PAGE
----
Since 2011, a commission formed by the federal government has the objective to implement a policy for the return of used packaging to industries and companies, in order to reutilize them in new manufacturing processes. The commission is composed of the Ministries of Environment, Health, Agriculture, and Industry. Other subgroups are responsible for different chains in the reverse logistics process, divided into five main categories (medications; lubricants and its residuals; lamps; electronics; packaging in general). “Each group is responsible for creating goals and action plans in order to establish an efficient program,” informed “The Brazilian Business”. Four years after the publication of Brazilian law 12,305, “we can observe a slow movement,” stated Christiane Pereira, CReED do Brasil – Center for Research, Education and Demonstration in Waste management, Jundial (Brazil), in the conference transcript of the “Waste-to-Resources 2015” congress in Hannover (Germany). “Slow does not mean small when we consider the giant waste market that Brazil represents, expecting for 2016 around 15 billion Euro turn over in waste management where 80 percent is done by private sector,” she wrote.
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The Brazilian Market
In the wake of Brazil’s National Solid Waste Policy, investment in solid waste treatment technologies and waste-to-energy projects in sanitary and hazardous landfills are expanding significantly, the U.S.-based International Trade Administration (ITA) stated in its special interest report last year. According to the information, the Brazilian government planned to invest 870 million US-Dollar in treatment projects, replacement of landfills, introduction of selective waste collection services, and financing cooperatives of waste collectors. Municipal waste management services, in 2015, were valued at ten billion US-Dollar annually with the expectation that the market would be worth 22 billion US-Dollar annually by 2016. The Brazilian government estimated that the income from recycling activities could increase from 1.1 billion US-Dollar to 4.7 billion US-Dollar annually, the ITA analysis underlined.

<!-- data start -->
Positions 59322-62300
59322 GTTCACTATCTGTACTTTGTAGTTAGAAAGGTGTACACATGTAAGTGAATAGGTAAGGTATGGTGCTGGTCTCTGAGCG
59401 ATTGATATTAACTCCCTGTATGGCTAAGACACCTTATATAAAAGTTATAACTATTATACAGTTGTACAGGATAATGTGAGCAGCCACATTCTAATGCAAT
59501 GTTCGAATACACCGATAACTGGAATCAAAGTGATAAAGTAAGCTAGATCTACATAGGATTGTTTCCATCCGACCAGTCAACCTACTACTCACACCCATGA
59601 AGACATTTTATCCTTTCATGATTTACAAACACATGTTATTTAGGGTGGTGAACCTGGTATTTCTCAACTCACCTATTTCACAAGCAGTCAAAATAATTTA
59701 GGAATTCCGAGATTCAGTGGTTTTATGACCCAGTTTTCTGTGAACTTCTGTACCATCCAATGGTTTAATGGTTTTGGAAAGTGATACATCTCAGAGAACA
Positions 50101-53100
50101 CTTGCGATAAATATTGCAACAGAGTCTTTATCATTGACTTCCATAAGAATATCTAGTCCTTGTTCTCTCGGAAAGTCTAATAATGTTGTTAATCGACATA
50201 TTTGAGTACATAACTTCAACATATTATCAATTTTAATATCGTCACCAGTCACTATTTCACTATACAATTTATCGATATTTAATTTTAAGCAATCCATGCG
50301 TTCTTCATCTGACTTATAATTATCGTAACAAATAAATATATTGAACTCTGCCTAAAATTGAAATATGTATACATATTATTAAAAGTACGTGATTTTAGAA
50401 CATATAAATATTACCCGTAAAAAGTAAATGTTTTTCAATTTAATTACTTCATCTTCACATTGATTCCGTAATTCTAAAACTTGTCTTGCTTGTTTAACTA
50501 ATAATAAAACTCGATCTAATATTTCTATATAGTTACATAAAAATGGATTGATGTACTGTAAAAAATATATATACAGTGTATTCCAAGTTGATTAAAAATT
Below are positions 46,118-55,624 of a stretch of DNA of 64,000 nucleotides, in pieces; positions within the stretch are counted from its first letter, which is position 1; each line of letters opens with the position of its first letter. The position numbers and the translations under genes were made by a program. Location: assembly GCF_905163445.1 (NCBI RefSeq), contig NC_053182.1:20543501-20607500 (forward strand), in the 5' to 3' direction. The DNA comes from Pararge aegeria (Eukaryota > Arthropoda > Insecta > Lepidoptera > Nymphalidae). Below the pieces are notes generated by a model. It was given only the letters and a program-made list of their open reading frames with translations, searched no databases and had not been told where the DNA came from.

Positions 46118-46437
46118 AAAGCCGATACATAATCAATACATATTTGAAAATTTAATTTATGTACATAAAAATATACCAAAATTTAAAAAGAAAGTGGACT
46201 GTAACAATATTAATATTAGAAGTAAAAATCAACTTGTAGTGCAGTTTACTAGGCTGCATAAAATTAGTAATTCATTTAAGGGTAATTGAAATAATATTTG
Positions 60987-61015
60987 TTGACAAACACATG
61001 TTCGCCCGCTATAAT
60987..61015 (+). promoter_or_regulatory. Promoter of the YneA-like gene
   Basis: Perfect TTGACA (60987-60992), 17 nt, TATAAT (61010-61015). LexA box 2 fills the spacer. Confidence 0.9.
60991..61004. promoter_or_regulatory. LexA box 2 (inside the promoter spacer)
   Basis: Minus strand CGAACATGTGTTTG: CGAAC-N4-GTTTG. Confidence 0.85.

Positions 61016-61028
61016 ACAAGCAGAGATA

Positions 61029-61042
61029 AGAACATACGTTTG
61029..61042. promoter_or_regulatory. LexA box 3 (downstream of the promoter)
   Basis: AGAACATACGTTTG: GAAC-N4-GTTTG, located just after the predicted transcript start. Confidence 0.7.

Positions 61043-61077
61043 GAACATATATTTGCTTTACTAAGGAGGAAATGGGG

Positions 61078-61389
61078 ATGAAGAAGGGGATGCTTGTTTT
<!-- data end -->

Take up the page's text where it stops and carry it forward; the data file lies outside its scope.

As reported, there are following technologies and services in demand:
■ Waste collection technologies
■ Sanitary landfill systems
■ Environmental monitoring and analytical equipment
■ Sorting machines
■ Crushing and grinding machines
■ Materials handling equipment
■ Collection services, containers, and vehicles
■ Recycling process expertise
■ Waste incinerators
There are hopes that Brazil’s renewed government funding, Congress-backed incentives, and expanding power grid will speed up the development of waste-to-energy projects in Brazil, adding to 16 GW planned renewable energy capacity before 2018. Actual waste-to-energy project developments and technologies that will be used and how these projects are going to be funded, regulated and incentivized would be discussed during the Waste-to-Energy Brasil 2016 Conference in July 2016, the organizer of this event, Arc Media Global, had announced. In a move to expedite projects to expand power generation and transmission in Brazil, the federal government has launched a program in August 2015, called the Electricity Investment Program (PIEE in the Portuguese-language acronym). According to news agency Empresa Brasil de Comunicação, it will target 53.28 billion US-Dollar to energy projects. By expanding the country‘s energy supply, the government is looking to increase competitiveness in the sector as a strategy to reduce the cost of energy in the country. In the new plan, the government will seek to provide, through tenders, about 33 billion US-Dollar for energy generation and 20 billion US-Dollar for transmission lines. With two phases of investment set to happen before and after 2018, the ultimate goal of the PIEE is to add between 25,000 and 31,500 MW to the Brazilian grid.